They say a girls first love is their dad – and for me that’s true! Growing up I remember how hard my dad worked to provide for his family, striving to give us the life he wasn’t lucky enough to have himself growing up. He’s kind, gentle, funny, honest and loving and I consider myself very lucky to have him. I knew I wanted the father of my children to be every inch the man my dad was.
Dementia is overwhelming, not only for the people who have it, but also for their caregivers and families. I’ve experienced first hand the strain that having a relative with dementia can put on their loved ones. My nan was diagnosed with Alzheimer’s disease back in 2001 and the speed of her decline was frightening.
When Max was born I couldn’t wait to go tiny clothes shopping and as soon as I could walk (those damn stitches) I hit the shops, armed with the husbands debit card and was hell bent on doing some serious spending. But as I went from store to store I noticed something, I couldn’t miss it actually as it was glaringly obvious.
As most parents do, we’re keen to pass on our childhood memories to Max, so when the sun was shining this morning we grabbed the camera, hopped into the car and headed to our nearest bluebell woods about 30 minutes drive away. However Lady Luck wasn’t quite on our side.
Here in the UK we’re lucky enough to receive health care free of charge through the National Health Service (NHS), but sometimes this care may not be accessible right when you need it, be that due to waitlists or various other reasons. Did you know that a staggering 3.3 million people were on the NHS waiting list at the end of 2015?
It’s an unexpected and cruel twist of fate. You’re in the throws of adjusting to life with a new baby. Your extended beauty routine has been flung out of the window and has been downgraded to some dry shampoo, a mum-bun and a dab of blusher at best. So imagine the horror when your hair decides to have a mind of its own, go off the rails and start falling out!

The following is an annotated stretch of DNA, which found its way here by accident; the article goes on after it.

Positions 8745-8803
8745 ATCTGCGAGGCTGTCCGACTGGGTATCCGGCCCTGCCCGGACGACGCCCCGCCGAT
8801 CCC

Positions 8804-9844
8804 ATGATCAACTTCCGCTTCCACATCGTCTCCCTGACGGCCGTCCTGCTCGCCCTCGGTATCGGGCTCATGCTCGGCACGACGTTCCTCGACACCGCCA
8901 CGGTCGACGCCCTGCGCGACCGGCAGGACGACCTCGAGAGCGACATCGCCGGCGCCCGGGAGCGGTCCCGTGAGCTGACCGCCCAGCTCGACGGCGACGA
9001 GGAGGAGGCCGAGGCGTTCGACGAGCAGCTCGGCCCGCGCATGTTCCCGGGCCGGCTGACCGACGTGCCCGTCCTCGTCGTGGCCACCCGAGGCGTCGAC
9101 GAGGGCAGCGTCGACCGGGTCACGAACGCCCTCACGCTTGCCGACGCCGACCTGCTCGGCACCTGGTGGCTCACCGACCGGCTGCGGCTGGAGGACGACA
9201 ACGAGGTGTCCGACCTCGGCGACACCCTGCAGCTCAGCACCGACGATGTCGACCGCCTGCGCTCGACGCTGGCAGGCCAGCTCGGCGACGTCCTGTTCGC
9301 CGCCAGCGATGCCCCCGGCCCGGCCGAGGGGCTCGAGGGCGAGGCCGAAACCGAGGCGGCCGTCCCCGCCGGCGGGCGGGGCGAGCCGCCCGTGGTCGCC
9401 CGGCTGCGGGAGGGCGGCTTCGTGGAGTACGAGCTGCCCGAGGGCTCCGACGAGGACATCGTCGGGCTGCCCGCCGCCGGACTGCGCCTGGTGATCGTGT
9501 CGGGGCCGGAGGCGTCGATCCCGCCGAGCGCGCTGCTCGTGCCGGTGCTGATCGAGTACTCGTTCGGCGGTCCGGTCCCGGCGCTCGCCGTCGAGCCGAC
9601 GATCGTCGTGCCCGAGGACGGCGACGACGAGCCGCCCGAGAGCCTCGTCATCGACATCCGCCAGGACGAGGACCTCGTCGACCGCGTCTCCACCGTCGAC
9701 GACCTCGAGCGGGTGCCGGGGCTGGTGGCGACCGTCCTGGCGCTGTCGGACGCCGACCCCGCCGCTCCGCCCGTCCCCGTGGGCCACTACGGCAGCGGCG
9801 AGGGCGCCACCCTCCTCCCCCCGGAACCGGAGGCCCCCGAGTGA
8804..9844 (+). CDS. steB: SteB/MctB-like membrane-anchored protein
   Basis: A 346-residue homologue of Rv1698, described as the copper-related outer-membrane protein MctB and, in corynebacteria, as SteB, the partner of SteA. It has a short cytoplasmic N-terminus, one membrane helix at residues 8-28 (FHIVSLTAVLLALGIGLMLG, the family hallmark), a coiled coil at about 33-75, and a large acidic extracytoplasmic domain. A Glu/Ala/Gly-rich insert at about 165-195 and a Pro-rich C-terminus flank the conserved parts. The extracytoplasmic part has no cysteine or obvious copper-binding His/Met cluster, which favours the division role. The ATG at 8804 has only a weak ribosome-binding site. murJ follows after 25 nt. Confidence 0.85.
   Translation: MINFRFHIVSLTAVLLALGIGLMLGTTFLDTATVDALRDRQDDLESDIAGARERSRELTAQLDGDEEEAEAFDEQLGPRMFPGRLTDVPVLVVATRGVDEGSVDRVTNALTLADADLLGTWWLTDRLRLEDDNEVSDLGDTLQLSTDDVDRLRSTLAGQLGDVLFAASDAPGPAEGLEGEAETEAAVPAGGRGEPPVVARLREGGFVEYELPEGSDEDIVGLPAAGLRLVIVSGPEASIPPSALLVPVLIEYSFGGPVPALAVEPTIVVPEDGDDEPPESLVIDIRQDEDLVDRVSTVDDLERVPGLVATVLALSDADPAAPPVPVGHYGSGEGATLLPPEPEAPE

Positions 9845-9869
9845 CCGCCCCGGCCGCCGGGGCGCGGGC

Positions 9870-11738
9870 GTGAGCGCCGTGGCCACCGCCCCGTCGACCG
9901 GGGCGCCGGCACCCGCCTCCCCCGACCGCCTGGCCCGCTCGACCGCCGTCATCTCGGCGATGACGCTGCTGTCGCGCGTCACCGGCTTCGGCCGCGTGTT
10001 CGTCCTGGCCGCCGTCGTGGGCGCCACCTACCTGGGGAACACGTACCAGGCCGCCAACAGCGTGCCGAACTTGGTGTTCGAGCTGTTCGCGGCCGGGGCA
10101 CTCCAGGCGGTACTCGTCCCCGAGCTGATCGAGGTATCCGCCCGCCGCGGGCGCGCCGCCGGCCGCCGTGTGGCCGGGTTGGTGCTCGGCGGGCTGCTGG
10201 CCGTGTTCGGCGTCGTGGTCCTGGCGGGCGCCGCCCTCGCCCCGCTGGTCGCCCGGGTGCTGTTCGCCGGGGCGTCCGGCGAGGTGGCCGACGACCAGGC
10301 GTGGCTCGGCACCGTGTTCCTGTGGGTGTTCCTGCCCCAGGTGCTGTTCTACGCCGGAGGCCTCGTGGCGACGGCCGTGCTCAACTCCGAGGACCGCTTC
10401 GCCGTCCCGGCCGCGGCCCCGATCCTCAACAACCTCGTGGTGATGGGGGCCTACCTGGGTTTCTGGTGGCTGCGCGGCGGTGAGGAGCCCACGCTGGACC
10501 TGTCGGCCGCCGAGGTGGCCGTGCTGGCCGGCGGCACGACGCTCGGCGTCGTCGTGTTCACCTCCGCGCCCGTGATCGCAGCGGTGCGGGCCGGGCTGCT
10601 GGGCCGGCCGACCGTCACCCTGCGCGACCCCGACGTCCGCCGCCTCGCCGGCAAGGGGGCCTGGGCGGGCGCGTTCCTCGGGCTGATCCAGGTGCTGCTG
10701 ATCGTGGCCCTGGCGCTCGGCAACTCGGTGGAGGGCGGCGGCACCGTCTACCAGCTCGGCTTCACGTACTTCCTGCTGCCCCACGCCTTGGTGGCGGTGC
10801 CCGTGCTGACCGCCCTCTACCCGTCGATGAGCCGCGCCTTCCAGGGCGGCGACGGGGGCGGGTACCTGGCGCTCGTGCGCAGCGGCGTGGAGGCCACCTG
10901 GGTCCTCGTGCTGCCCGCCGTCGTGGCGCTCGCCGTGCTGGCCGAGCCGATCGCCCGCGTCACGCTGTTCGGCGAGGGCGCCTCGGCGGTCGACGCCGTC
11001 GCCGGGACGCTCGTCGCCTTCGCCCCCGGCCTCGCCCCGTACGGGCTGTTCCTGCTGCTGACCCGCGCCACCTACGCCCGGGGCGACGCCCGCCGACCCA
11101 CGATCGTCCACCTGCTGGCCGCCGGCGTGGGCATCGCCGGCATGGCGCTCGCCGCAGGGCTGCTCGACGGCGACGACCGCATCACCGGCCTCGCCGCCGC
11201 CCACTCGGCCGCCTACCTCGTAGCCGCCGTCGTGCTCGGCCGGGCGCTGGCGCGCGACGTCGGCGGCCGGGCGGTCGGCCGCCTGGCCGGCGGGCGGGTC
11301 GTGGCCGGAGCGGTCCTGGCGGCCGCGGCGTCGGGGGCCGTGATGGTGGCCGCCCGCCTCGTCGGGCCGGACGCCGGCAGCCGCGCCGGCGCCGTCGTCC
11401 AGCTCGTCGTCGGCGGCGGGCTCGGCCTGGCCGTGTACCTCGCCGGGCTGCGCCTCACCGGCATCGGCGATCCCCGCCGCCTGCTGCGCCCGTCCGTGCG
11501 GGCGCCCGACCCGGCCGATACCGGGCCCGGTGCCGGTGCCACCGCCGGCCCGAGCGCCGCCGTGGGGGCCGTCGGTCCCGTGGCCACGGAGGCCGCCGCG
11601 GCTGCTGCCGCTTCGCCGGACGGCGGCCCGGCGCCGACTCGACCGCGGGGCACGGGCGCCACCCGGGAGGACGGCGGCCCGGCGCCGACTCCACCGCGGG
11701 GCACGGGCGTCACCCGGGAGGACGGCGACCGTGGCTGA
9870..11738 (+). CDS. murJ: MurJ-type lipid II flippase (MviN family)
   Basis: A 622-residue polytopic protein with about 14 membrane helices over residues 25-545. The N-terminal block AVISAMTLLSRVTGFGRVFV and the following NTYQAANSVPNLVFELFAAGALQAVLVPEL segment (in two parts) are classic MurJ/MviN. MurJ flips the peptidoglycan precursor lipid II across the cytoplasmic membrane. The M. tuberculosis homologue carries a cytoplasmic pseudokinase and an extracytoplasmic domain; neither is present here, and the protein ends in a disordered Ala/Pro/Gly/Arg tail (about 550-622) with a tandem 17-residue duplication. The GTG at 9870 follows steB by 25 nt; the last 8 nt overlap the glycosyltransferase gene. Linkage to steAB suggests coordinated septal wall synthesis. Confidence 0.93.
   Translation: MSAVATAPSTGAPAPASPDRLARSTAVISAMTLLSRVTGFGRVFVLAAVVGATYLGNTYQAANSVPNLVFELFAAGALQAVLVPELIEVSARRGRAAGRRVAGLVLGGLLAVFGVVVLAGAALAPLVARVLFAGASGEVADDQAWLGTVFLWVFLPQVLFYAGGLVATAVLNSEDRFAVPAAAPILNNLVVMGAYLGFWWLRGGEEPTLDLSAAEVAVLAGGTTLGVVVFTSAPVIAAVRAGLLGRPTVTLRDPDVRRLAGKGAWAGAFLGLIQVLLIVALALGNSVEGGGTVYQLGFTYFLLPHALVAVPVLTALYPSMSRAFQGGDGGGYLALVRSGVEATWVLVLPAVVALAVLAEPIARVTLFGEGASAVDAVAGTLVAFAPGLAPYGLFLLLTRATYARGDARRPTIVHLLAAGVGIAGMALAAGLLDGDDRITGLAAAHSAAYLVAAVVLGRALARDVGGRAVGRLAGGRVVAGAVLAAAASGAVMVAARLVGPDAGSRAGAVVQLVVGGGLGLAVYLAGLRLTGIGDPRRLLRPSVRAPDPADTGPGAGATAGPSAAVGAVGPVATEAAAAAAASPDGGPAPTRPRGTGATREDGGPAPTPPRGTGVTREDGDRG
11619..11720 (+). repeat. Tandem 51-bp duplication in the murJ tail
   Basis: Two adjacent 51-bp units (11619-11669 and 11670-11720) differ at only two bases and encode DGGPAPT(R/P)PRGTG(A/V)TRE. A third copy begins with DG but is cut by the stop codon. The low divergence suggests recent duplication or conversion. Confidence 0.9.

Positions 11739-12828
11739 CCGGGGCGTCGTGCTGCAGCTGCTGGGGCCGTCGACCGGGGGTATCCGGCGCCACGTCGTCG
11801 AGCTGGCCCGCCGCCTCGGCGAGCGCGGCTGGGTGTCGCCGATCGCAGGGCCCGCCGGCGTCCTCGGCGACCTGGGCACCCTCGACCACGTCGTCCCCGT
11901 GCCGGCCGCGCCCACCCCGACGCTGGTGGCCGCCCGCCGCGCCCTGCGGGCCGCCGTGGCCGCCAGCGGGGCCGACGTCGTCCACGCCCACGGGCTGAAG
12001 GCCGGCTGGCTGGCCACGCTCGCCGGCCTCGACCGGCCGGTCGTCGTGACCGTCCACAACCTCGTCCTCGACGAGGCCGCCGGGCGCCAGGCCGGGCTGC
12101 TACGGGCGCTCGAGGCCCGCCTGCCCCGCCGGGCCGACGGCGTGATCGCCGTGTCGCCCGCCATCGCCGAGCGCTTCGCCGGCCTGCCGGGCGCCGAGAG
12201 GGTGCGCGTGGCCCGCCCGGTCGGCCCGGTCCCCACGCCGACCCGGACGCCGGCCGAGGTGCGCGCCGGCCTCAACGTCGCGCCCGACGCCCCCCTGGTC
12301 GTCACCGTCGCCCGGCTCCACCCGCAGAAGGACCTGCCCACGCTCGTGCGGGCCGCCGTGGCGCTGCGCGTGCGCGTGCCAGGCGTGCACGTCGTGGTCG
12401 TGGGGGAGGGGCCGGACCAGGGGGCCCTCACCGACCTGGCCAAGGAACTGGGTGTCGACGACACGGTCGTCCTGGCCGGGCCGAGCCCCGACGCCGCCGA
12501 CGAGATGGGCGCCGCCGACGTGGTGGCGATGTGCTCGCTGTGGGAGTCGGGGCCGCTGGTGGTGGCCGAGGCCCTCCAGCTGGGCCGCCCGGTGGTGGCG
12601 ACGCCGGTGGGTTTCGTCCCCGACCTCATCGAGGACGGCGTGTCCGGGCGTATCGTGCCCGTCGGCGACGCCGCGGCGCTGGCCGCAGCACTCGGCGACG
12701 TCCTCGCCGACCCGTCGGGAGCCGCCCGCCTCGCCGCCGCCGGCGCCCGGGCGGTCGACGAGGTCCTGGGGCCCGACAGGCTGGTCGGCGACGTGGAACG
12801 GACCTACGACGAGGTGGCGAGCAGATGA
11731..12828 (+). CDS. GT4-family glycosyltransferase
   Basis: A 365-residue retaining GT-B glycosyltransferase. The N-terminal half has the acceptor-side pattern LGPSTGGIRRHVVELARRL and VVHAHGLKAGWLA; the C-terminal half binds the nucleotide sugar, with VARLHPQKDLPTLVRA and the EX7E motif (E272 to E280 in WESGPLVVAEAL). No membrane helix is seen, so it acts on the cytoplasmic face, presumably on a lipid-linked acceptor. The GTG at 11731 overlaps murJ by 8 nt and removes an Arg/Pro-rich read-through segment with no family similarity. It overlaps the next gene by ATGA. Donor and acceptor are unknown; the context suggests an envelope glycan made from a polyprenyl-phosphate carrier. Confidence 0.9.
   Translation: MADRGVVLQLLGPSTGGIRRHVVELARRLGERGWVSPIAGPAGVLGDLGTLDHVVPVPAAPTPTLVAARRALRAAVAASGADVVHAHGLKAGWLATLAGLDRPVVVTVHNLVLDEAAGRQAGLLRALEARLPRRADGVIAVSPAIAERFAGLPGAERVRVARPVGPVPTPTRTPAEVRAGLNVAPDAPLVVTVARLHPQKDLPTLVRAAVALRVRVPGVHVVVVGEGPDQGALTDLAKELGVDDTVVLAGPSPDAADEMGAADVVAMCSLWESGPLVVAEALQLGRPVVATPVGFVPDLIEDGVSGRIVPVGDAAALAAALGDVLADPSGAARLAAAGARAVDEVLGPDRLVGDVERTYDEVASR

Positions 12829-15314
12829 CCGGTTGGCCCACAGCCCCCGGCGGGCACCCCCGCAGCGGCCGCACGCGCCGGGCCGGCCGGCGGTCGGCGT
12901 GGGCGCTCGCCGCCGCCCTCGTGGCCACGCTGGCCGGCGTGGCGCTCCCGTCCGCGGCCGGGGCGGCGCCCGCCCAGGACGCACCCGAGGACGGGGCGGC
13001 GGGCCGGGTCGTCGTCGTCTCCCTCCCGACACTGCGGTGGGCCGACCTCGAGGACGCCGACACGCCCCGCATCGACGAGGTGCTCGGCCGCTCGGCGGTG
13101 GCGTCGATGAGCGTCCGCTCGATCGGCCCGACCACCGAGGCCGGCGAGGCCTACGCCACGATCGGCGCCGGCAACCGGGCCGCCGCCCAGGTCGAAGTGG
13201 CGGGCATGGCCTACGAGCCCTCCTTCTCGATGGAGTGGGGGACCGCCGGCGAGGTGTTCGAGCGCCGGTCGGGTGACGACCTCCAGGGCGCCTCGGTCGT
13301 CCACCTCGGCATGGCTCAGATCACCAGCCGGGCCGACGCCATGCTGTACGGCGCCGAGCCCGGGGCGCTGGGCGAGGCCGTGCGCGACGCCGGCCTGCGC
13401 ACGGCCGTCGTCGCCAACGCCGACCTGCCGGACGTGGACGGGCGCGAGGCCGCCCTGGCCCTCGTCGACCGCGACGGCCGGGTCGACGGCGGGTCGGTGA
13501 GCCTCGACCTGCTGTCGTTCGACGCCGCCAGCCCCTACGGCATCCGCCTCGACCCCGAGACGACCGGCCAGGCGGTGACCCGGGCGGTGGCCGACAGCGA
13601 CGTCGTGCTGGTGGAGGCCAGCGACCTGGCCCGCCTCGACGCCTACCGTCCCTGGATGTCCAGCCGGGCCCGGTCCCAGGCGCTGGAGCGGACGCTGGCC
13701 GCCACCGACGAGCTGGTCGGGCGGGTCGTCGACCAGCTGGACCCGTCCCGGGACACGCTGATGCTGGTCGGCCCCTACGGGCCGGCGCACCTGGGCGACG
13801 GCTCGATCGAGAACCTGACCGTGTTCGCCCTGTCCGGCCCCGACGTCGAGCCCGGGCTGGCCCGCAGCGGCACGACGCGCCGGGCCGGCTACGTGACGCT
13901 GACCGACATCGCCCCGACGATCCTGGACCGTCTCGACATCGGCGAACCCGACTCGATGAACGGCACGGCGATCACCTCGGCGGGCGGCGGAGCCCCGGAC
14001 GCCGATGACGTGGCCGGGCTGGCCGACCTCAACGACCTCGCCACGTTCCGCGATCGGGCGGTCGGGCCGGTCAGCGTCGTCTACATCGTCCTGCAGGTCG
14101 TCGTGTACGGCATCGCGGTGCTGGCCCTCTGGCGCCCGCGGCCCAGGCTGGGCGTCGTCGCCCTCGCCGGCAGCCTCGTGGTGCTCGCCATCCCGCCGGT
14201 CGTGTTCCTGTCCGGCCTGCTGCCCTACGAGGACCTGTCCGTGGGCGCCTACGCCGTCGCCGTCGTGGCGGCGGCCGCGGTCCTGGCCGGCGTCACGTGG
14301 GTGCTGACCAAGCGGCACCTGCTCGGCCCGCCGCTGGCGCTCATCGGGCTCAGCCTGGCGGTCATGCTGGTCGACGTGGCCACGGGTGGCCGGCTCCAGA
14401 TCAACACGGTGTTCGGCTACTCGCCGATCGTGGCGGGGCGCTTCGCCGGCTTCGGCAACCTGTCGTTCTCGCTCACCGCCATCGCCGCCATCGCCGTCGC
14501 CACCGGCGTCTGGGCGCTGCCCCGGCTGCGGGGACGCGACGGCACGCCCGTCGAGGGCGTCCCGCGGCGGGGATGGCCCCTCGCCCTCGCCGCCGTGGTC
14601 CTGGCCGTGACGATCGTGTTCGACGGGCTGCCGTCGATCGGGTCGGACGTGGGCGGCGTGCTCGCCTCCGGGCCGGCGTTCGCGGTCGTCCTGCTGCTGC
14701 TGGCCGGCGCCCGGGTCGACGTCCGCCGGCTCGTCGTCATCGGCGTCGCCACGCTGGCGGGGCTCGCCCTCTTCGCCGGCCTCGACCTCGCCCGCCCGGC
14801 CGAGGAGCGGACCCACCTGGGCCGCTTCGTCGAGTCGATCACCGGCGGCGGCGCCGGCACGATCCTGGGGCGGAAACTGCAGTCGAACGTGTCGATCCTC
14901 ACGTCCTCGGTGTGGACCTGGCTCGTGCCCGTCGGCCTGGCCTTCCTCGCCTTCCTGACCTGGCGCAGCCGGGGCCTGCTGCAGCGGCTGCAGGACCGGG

As a busy Mum, it’s all too easy to become stuck in a routine that can become tiring and demanding. That’s why I strongly believe in the importance of mixing things up where possible and using this time of year to make way for a new challenge or project. So in the spirit of Spring cleaning – why not make that project a little makeover for your home? Afterall, a little redecorating and fresh lick of paint is the perfect way to blow away the winter cobwebs.
It seems like only yesterday I walked out of the office and started my maternity leave, full of excitement for the next chapter I had ahead of me. That was 13 months ago, a long time when you say it out loud. Yet here I am, sat here with my work bag packed, my lunch made, my clothes freshly ironed, ready for my first day back in work tomorrow.
As a little girl Mothers Day was a day I looked forward to. It was a chance to show my mum just how much she meant to me, and I loved nothing more than making her a homemade card, covered in hearts and glitter, and bringing her burnt toast and cold tea in bed.
For seven years I worked in London, commuting from my home in Essex everyday. On a good day my commute totalled three hours and consisted of a bus, train and tube. Over the seven years that works out to an impressive 4,830 hours, or depending on which way you look at it a staggering 201 days spent on public transport commuting to work!